In awarding the full amount of diverted escrow proceeds as restitution from defendant, the court noted his significant participation with Mr. Henley in the transaction. This made his joint and several liability for the total amount of proceeds proper, even though defendant actually received only a much smaller share of them. (The court cited People v. Campbell (1994) 21 Cal.App.4th 825, 834 [where two or more act in concert, well settled in both civil and criminal law that each is liable for entire result] (Campbell).)




Defendant asserts victim Lincoln received a prohibited double recovery on the intercepted excess escrow proceeds because the order fails to reflect that Ms. Morrison paid Lincoln the $11,600 she received from Mr. Henley in "consulting fees" from the proceeds. (People v. Blackburn (1999) 72 Cal.App.4th 1520, 1535 [each defendant entitled to credit for any actual restitution payments by another defendant who is jointly and severally liable].) He rests this argument on "[i]nformation from the [deputy] district attorney who handled that case" that Ms. Morrison made this payment on the day before the trial court issued its restitution order.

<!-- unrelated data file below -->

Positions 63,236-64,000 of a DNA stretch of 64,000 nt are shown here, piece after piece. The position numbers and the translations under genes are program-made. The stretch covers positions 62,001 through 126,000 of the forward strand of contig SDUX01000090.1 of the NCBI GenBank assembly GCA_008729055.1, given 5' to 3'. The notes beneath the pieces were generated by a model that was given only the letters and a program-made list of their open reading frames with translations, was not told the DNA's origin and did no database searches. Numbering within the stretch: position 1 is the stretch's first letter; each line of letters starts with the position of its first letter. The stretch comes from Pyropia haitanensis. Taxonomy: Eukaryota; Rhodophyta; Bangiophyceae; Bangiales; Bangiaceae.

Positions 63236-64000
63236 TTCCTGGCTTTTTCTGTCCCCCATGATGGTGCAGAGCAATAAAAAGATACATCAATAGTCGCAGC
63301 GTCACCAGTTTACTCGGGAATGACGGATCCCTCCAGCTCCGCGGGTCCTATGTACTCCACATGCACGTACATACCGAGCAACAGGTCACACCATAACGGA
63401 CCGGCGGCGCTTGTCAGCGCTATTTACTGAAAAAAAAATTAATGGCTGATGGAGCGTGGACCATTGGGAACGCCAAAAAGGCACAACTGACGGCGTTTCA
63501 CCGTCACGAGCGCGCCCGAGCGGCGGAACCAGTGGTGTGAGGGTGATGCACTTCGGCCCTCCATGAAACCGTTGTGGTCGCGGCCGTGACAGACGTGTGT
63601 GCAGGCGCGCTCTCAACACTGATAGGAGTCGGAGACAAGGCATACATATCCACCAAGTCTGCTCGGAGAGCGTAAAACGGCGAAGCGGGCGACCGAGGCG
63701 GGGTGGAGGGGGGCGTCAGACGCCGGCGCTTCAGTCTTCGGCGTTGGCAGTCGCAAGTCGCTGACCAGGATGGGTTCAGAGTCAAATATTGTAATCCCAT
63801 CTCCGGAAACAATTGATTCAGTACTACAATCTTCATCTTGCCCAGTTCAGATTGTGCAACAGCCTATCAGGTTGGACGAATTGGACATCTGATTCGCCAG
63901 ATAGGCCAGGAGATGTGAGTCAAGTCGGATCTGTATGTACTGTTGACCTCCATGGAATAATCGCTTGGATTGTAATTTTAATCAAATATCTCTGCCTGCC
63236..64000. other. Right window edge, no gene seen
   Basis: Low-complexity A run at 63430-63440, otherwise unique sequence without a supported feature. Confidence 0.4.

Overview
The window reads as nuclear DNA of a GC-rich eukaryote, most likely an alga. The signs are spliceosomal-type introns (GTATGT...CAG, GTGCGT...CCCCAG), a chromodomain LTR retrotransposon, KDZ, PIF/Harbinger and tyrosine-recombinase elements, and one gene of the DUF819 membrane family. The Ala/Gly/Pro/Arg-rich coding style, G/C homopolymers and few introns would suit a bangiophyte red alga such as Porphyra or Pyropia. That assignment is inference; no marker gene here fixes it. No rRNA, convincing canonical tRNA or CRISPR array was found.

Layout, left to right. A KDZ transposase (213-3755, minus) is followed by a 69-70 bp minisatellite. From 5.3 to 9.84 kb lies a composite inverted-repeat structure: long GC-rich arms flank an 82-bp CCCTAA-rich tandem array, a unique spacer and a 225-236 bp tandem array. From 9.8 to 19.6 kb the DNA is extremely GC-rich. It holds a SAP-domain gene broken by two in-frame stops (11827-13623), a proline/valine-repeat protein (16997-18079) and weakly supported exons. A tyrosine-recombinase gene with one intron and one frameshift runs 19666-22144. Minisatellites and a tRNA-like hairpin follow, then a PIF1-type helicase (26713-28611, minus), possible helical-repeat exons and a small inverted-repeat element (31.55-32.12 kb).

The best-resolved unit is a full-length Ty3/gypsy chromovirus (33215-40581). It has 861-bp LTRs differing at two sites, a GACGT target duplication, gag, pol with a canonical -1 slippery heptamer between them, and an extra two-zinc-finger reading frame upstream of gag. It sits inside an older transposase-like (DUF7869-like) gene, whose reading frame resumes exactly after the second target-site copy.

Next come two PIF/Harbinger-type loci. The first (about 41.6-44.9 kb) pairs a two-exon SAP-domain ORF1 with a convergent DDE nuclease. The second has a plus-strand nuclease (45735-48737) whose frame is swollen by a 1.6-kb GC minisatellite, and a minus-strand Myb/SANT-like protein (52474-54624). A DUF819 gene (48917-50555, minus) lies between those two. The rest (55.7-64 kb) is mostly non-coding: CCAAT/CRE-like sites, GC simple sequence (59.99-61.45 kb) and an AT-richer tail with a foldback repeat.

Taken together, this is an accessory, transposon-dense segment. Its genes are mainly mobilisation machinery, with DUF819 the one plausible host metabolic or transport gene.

Matters dehors the appellate record cannot form the basis for an argument (see People v. Szeto (1981) 29 Cal.3d 20, 35 [plur. opn. of Clark, J., cited in Myers v. Phillip Morris Companies, Inc. (2002) 28 Cal.4th 828, 845, fn. 6]) absent some species of admission (9 Witkin, Cal. Procedure (5th ed. 2008) Appeal, § 335(2), p. 386) or stipulation between the parties, neither of which is present here. We therefore cannot consider this claim.